In an age in which governments are taking over banks and propping up auto companies, it might come as no surprise that the Australian government decided the private sector wasn't up to the task of building a national broadband network. In a surprise move Tuesday, Canberra tossed out a competitive bidding process and said it will set up a government-controlled company that will bring the country out of the dial-up era. It will be the largest infrastructure project in Australian history... more

Obama's $6 Billion Broadband Proposal Under Scrutiny

Don't expect to find a comprehensive national broadband policy in the so-called economic stimulus package that President-elect Barack Obama hopes to sign in his first days in office, Blair Levin, a top technology adviser for Obama, said Wednesday. While funds for broadband deployment will be a part of the stimulus package, Blair cautioned groups interested in seeing more federal investment in broadband from expecting too much right away. more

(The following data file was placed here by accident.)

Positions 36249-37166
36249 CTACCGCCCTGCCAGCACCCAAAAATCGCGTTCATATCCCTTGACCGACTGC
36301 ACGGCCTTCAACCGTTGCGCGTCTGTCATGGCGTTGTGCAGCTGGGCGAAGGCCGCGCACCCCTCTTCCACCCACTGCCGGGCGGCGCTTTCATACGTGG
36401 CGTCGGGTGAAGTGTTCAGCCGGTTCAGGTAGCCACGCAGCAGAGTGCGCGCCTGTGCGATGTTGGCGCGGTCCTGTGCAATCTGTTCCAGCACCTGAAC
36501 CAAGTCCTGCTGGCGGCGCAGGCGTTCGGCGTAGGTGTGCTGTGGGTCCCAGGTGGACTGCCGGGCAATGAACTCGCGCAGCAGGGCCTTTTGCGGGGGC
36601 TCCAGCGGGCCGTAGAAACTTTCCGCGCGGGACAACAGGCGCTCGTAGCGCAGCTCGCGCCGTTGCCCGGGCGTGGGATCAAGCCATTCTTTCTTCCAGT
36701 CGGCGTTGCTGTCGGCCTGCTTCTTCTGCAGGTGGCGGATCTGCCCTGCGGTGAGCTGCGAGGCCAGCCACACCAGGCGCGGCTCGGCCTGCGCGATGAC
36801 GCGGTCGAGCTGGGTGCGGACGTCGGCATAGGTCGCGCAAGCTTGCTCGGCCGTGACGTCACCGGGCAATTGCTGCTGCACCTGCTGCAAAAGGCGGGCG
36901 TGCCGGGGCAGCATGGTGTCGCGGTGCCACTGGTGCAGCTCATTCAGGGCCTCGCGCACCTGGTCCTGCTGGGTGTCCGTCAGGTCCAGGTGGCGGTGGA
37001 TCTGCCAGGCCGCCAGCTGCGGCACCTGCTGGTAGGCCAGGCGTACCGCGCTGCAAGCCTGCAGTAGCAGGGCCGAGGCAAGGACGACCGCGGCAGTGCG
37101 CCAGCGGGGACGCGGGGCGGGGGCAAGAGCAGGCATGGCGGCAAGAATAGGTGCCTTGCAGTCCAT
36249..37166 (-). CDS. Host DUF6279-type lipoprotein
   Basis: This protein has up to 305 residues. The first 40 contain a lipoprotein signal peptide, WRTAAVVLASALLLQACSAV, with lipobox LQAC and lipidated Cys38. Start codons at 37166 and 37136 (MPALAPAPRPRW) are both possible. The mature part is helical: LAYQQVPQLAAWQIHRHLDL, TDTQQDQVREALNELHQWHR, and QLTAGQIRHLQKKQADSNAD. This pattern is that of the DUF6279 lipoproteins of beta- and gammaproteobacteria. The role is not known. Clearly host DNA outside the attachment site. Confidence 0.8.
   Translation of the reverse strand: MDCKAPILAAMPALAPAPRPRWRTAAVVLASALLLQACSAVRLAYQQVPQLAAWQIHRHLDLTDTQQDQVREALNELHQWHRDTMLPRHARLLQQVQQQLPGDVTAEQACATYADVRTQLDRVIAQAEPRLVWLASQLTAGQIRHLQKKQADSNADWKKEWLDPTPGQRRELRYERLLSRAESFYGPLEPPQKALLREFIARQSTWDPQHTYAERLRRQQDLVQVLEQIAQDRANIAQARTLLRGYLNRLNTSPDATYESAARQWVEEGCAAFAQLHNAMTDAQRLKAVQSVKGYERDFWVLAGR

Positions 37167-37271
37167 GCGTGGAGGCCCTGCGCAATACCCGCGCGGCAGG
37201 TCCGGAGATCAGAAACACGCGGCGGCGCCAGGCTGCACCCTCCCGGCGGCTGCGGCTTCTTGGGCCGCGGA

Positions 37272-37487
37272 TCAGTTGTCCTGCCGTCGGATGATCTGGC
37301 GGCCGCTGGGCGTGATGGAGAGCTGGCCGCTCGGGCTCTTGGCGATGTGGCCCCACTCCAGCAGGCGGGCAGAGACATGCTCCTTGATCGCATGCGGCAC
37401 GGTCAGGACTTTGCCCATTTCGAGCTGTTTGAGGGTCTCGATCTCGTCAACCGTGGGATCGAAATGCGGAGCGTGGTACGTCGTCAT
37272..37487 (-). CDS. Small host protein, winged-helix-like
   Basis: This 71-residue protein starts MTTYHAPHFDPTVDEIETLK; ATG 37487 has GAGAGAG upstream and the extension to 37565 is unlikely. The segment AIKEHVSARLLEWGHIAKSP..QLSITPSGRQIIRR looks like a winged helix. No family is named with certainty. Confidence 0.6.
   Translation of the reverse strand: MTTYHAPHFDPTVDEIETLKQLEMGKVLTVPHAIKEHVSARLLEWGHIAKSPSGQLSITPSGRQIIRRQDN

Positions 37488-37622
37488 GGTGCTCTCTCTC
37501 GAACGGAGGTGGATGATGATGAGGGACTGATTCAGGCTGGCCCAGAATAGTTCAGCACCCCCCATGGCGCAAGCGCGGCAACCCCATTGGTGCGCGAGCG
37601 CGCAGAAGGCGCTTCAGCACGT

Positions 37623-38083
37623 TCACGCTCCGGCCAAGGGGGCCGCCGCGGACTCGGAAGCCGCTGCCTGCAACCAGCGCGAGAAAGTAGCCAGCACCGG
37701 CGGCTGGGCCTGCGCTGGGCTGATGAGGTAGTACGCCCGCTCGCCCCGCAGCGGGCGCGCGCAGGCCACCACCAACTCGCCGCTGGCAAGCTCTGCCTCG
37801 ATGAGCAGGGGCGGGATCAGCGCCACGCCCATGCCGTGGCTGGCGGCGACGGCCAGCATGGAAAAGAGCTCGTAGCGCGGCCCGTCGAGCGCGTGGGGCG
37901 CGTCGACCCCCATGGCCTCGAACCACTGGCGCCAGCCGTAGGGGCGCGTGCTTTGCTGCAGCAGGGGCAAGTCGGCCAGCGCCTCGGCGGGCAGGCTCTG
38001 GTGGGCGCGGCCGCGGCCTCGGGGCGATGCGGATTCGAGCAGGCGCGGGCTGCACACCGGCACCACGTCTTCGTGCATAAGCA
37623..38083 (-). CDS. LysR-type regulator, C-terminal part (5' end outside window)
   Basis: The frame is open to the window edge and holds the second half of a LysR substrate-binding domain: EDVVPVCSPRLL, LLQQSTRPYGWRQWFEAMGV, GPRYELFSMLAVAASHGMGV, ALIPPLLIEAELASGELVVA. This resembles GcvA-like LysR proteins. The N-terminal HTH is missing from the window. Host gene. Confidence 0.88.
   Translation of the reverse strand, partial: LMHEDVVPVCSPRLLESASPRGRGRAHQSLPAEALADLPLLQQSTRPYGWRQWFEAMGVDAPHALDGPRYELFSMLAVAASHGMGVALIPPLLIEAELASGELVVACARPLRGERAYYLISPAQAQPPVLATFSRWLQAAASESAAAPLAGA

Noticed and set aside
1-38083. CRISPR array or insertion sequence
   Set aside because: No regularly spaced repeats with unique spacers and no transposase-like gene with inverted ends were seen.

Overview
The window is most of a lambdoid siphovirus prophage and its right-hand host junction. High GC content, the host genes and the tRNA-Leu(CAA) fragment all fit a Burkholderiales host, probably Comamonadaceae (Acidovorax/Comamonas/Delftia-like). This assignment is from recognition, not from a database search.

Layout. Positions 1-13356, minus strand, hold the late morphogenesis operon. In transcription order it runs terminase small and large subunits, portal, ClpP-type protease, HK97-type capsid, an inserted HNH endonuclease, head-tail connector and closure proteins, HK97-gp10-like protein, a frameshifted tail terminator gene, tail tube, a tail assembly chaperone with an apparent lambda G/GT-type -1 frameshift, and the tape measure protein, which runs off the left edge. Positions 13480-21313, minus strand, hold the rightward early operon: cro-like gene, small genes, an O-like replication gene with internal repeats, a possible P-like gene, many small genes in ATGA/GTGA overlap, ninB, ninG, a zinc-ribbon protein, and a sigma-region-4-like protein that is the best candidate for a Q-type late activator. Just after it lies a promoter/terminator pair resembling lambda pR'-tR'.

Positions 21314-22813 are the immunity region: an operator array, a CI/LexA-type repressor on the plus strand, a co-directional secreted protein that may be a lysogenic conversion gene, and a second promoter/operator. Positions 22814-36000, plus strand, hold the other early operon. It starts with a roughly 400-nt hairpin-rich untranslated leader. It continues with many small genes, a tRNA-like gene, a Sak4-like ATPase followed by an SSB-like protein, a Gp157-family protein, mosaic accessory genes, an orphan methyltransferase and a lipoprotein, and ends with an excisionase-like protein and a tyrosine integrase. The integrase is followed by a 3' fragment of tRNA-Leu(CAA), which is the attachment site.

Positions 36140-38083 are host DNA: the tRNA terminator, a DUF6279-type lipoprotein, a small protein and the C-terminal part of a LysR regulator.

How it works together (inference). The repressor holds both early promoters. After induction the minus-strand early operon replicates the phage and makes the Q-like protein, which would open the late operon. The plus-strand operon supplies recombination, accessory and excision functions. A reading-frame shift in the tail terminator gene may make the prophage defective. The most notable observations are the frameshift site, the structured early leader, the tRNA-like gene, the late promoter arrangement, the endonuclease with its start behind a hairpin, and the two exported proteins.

Scientists Create Microscopic Fiber Optic Cables From DNA Strands

A team of Swedish scientists have created a new technique that converts DNA strands to microscopic fiber optic cables. Due to the nature of DNA's structure to create helices, wires self-assemble which according to scientists is better than wires made by the previous chemical method as they can self-repair. Bo Albinsson and his colleagues at Chalmers University of Technology in Gothenburg, Sweden, have worked out how to make them. The wires build themselves from a mixture of DNA and molecules called chromophores that can absorb and pass on light. more